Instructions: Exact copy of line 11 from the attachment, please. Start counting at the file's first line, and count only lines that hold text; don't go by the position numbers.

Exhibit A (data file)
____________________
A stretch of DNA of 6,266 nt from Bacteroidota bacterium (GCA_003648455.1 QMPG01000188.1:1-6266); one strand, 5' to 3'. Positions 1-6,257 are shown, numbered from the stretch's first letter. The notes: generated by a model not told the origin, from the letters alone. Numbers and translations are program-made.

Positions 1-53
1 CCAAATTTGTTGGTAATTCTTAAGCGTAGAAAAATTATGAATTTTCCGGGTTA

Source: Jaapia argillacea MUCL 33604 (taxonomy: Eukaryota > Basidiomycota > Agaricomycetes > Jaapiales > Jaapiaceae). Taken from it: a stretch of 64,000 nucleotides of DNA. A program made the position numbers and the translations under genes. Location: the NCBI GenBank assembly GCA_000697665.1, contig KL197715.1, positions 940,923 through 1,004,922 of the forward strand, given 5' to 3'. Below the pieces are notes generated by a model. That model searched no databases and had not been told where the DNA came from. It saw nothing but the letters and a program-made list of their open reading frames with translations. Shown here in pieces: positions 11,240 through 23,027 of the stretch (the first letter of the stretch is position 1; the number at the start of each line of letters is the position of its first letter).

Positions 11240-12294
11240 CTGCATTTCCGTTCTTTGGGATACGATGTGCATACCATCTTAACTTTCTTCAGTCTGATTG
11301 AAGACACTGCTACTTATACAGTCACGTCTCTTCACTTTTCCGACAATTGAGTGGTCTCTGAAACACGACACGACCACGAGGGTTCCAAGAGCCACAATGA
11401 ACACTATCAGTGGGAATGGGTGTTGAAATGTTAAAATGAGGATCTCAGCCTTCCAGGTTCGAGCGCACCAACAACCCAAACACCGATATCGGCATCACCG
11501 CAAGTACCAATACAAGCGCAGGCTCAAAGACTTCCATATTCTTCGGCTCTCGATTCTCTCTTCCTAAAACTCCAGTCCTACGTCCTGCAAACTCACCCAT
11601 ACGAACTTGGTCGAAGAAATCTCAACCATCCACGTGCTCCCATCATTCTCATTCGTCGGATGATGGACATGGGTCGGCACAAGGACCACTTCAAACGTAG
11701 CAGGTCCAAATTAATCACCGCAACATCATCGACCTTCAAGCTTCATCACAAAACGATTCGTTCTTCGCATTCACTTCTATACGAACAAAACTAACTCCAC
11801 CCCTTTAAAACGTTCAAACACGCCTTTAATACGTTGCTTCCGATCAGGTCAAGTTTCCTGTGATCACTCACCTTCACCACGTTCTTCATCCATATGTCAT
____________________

11701 CAGGTCCAAATTAATCACCGCAACATCATCGACCTTCAAGCTTCATCACAAAACGATTCGTTCTTCGCATTCACTTCTATACGAACAAAACTAACTCCAC